North Korea withdraws staff from inter-Korean liaison office

The office was set up last year to improve relations between the Koreas, but the withdrawal is a setback for reconciliation efforts

The opening ceremony for the first inter-Korean liaison office in Kaesong, North Korea. The North abruptly withdrew staff from the office on Friday. AP
The opening ceremony for the first inter-Korean liaison office in Kaesong, North Korea. The North abruptly withdrew staff from the office on Friday. AP

North Korea abruptly withdrew its staff from a liaison office with South Korea on Friday, a development that is likely to put a damper on ties between the two countries.

The North Korean action came a week after its vice foreign minister threatened to pull out of nuclear negotiations with the United States, citing a lack of US steps to match the disarmament measures it took last year. Her warning followed a US-North Korea summit in February that collapsed due to disputes over sanctions on the North.

North Korea informed South Korean officials of its decision during a meeting at the liaison office in the North Korean border town of Kaesong, Seoul's Unification Ministry said.

North Korea said it was withdrawing its staff under instructions from unspecified "higher-level authorities," according to the Unification Ministry. It didn't say whether the withdrawal would be temporary or permanent.

South Korea called the North's decision regrettable and urged the North to return its staff to the liaison office soon.

The withdrawal is a major setback for South Korean President Moon Jae-in, who has sought improved relations with North Korea alongside the nuclear negotiations between the North and the US.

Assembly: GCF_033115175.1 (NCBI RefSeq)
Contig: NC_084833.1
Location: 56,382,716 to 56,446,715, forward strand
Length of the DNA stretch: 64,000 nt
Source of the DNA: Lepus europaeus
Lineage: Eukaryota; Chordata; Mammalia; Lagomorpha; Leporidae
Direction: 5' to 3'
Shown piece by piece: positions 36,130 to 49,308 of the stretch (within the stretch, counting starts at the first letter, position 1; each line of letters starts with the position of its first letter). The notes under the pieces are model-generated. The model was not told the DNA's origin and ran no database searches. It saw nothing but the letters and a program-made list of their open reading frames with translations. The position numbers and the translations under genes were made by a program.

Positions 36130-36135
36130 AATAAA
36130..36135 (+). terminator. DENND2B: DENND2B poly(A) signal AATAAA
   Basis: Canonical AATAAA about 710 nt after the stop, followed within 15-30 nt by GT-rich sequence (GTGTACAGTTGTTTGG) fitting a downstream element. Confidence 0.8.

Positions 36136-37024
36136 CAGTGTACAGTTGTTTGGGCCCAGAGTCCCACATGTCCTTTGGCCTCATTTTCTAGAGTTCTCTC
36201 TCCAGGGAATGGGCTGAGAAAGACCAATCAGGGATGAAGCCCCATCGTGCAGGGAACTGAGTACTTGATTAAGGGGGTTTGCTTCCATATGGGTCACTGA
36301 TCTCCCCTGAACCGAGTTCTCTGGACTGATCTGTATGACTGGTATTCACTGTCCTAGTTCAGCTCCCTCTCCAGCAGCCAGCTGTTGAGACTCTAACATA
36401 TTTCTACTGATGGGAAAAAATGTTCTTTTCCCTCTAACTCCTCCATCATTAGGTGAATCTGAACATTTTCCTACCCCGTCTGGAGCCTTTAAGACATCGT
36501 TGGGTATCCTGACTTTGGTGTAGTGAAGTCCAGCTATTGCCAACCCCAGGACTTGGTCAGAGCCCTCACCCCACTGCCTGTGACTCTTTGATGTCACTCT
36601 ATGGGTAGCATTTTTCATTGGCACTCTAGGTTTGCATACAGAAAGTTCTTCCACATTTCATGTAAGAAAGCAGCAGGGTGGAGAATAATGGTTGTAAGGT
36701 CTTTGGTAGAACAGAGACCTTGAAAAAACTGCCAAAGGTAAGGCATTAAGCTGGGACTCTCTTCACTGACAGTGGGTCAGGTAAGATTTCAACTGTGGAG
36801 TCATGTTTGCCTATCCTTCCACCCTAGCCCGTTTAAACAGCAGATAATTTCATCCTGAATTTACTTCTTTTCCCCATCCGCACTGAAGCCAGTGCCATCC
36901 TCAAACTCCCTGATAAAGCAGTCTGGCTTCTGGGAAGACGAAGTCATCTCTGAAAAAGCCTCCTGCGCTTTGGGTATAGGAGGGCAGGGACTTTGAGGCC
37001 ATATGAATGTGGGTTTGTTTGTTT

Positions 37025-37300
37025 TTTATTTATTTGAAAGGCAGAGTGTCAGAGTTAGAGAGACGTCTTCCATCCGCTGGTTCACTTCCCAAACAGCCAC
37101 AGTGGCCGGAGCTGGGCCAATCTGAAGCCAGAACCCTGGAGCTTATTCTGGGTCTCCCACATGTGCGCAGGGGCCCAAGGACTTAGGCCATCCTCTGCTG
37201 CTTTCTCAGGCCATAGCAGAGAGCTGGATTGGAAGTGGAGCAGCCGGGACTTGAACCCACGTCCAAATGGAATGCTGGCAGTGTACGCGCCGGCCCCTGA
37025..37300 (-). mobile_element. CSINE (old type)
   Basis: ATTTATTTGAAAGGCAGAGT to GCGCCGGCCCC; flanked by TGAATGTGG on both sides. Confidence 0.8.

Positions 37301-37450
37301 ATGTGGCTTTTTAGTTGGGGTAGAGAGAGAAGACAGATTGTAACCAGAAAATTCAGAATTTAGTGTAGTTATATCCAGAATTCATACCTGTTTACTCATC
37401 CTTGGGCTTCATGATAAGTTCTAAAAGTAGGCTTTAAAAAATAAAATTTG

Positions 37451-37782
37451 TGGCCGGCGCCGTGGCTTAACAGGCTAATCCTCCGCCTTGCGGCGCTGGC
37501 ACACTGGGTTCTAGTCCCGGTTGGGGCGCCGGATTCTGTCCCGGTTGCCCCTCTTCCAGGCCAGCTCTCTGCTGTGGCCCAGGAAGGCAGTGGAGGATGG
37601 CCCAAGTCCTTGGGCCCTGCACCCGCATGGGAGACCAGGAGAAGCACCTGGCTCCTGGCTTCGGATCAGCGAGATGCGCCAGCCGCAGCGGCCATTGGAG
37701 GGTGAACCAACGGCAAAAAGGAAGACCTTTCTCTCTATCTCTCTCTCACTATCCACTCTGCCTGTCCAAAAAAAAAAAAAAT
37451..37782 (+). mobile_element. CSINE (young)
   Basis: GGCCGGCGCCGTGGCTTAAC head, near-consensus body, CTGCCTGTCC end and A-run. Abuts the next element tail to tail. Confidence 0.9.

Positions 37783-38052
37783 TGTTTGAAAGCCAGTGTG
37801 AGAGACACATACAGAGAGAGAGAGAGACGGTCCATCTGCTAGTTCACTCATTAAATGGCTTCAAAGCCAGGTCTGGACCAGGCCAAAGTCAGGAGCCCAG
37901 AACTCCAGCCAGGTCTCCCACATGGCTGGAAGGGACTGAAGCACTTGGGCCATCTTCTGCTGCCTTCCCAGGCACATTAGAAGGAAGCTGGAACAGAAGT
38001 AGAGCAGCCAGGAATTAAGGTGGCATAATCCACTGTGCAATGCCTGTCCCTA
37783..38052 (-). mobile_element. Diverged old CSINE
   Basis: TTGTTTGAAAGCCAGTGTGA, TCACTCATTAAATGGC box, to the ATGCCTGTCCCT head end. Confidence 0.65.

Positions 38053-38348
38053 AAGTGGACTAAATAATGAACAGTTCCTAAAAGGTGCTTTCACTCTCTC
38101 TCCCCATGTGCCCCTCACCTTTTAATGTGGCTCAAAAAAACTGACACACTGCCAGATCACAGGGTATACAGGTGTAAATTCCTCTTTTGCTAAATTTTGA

Mr Moon's office said presidential national security adviser Chung Eui-yong convened an emergency meeting of the National Security Council to discuss the North Korean withdrawal.

The president said that inter-Korean reconciliation is crucial for achieving progress in nuclear negotiations, but the breakdown of last month's summit between US President Donald Trump and North Korean leader Kim Jong-un has created a difficult environment to push engagement with the North.

North Korean state media have recently demanded that South Korea distance itself from the US and resume joint economic projects that have been held back by the sanctions.

China also said it would look into charges against two Chinese companies sanctioned by the US because they are suspected of helping North Korea evade sanctions.

China upholds all United Nations Security Council sanctions against the North over its nuclear and missile programmes, Foreign Ministry spokesman Geng Shuang said. He said China will deal with any verified transgressors and "launch an investigation according to our domestic laws".

However, Mr Geng said Beijing opposes unilateral sanctions on Chinese companies such as those imposed by the US separate from those of the UN.

The Trump administration last week sanctioned two shipping companies – Dalian Haibo International Freight and Liaoning Danxing International Forwarding – for using deceptive methods to circumvent international and US sanctions.

The sanctions against the Chinese companies were the first targeted actions against Pyongyang since its nuclear negotiations with the US in Hanoi last month ended without agreement.

Updated: March 25, 2019 10:18 AM


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